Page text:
Gold News

Gold Price Holds $1800 for Christmas as US Inflation Confirmed at 4-Decade High

GOLD PRICES slipped into the long Christmas weekend in London on Thursday, trading $5 below last week's finish as the fast-spreading Omicron variant of Covid-19 failed to dent a rally in world stock markets and new US data confirmed inflation has accelerated to the fastest pace in 4 decades.
 
After yesterday's third-quarter GDP revision showed annualized economic growth of 2.3%, beating analyst forecasts, the Bureau of Economic Analysis said Thursday that the so-called 'core' PCE measure of domestic US prices rose 4.7% per year in November.
 
Matching the peak of February 1989, that was the fastest such rate of inflation in the world's largest economy since September 1983.
 
With gold retreating to $1801 per ounce, major government bond prices also fell, edging longer-term interest rates higher after the US Federal Reserve last week admitted it was time to retire the word "transitory" in describing inflation, and accelerated its plans for tapering QE and then raising short-term rates.
 
Chart of core PCE inflation vs. year-on-year % change in Dollar gold price. Source: St.Louis Fed
 
Global equities meantime extended their rise to a 3rd session running, coming within 1% of the latest all-time high – hit in mid-November – on the MSCI World index, even as cases of Covid continued to surge, leading more national governments to re-impose social restrictions.
 
Omicron now accounts for 90% of new Covid cases in some parts of the USA.
 
Nightclubs in Scotland are to be shut for 3 weeks, but infections with the Omicron variant in London "have probably peaked", according to one disease expert.
 
Belgium is closing cinemas and theatres, and both Spain and Greece are re-introducing mandatory face masks outdoors.
 
UK Gilt yields had earlier risen near 1-month highs, touching 0.93% on 10-year bonds, but still holding 1/3rd of a percentage point below October's 2.5-year peak.
 
Germany's 10-year Bund rate also rose to its highest in 4 weeks, but it still cost investors to own Berlin's debt rather than earning a positive yield, trading near -0.25% per annum.
 
Other Eurozone bond yields continued to outpace Germany's, with the spread of 10-year Italian BTPs over Bunds reaching 1.33%.
 
Up by more than 1/5th of a percentage point from this time last year, that BTP-Bund spread is above the post-financial crisis lows reached in early 2018, before the Five Star-League coalition took power and faced European Commission action over its "excessive deficit" spending.
 
"European banks prepare for pullback in ECB stimulus," says a headline from the Wall Street Journal, noting how covered bond issuance "rose recently to highest monthly level since pandemic began."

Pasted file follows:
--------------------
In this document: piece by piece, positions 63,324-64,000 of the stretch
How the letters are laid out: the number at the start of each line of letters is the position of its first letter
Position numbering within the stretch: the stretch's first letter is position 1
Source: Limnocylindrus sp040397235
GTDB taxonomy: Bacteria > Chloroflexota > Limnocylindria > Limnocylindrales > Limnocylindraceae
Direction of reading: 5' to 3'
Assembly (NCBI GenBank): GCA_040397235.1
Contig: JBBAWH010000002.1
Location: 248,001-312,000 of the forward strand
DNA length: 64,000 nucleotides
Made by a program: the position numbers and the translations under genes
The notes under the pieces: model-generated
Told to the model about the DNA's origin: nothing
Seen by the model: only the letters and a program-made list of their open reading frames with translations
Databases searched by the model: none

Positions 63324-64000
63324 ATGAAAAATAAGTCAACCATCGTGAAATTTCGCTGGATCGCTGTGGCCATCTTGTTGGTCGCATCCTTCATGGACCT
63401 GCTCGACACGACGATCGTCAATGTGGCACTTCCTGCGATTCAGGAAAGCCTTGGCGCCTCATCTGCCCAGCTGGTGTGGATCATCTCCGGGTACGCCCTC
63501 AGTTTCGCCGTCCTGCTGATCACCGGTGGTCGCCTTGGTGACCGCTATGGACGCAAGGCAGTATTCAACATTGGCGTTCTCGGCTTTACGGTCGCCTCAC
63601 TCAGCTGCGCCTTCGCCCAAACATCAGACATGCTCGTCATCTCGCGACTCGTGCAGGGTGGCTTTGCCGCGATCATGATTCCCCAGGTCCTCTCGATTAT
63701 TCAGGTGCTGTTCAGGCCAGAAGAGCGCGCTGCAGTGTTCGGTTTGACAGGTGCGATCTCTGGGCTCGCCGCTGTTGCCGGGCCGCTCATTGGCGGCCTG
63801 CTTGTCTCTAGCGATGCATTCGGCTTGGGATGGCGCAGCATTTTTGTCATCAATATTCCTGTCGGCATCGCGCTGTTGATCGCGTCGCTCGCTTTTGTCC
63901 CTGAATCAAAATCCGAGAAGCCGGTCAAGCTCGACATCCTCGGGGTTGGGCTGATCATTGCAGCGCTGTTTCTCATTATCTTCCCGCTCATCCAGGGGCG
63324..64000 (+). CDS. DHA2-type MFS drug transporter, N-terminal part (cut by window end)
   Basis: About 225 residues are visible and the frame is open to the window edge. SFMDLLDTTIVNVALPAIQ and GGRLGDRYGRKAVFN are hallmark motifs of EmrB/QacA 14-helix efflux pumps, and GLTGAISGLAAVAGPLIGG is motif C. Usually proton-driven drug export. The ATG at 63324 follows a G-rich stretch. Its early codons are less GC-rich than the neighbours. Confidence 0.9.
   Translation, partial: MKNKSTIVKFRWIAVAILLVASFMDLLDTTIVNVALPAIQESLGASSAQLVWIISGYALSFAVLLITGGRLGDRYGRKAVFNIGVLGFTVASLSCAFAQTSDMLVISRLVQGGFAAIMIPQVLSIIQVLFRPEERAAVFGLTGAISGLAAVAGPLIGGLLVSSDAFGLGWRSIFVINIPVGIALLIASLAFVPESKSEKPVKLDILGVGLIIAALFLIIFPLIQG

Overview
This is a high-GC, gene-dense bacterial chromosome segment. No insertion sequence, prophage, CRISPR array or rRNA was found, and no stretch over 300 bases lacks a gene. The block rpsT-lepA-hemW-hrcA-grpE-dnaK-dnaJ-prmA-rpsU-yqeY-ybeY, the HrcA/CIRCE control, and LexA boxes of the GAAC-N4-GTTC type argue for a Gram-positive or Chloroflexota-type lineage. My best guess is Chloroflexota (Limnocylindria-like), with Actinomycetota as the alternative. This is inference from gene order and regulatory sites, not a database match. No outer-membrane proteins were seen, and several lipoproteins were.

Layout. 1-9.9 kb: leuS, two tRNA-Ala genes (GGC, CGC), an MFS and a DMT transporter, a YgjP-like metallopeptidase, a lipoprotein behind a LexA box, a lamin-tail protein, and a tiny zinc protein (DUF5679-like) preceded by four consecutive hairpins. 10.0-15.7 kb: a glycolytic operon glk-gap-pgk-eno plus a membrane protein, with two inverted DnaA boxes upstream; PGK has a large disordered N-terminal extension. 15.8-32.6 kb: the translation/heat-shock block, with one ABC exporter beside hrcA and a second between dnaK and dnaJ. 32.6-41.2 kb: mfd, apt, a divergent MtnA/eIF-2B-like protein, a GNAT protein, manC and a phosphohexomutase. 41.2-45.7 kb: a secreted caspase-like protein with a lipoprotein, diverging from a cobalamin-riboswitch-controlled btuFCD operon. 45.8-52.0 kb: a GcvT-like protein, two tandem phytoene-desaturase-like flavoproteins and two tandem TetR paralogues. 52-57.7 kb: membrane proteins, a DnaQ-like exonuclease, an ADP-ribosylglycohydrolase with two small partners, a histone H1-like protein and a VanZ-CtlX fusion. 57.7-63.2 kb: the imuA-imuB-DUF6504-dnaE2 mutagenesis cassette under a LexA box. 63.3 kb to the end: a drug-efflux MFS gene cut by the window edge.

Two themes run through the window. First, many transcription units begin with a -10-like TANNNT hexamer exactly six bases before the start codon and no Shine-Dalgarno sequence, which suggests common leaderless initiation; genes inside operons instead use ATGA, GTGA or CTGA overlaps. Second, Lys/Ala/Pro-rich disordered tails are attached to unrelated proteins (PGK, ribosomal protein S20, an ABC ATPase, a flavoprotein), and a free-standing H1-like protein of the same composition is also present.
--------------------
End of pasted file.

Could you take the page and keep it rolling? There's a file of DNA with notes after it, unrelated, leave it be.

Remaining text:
Driving this rush by Eurozone banks to issue new debt at record-low costs is "the threat of inflation, which will underpin a potential rate increase, or less liquidity provided by the central banks," reckons Gabriel Levy, global head of debt capital markets at French bank Natixis.
 
Berlin's new 'traffic light' coalition government this week confirmed long-time "Bundesbanker" Joachim Nagel as the new president of Germany's central bank.
 
Most recently working at the Bank for Bank for International Settlements (BIS), and widely seen as a "solid" and "safe" pair of hands, Nagel is expected to continue the anti-inflation rhetoric of his hawkish predecessor Jens Weidmann in discussions with fellow European Central Bank policymakers, albeit less bluntly in public.
 
Gold priced in the single Euro currency today hit €1600 before edging back €6 per ounce, while the UK gold price in Pounds per ounce re-touched Wednesday's 1-week low of £1342.
 
On the geopolitical front Thursday, Russia's President Putin used his annual televised address to the nation to repeat that Moscow doesn't want to invade Ukraine but does demand "unconditional security" guarantees from the US and other Western powers that the Nato alliance will not invite the former USSR state to join.
 
Having massed perhaps 100,000 troops on Russia's border with Ukraine, "Our actions will not depend on the negotiations," said Putin.
 
"They will depend on the unconditional compliance with the Russian security demands today and in an historical context."

Adrian Ash is director of research at BullionVault, the world-leading physical gold, silver and platinum market for private investors online. Formerly head of editorial at London's top publisher of private-investment advice, he was City correspondent for The Daily Reckoning from 2003 to 2008, and he has now been researching and writing daily analysis of precious metals and the wider financial markets for over 20 years. A frequent guest on BBC radio and television, Adrian is regularly quoted by the Financial Times, MarketWatch and many other respected news outlets, and his views from inside the bullion market have been sought by the Economist magazine, CNBC, Bloomberg, Germany's Handelsblatt and FAZ, plus Italy's Il Sole 24 Ore.

See the full archive of Adrian Ash articles on GoldNews.

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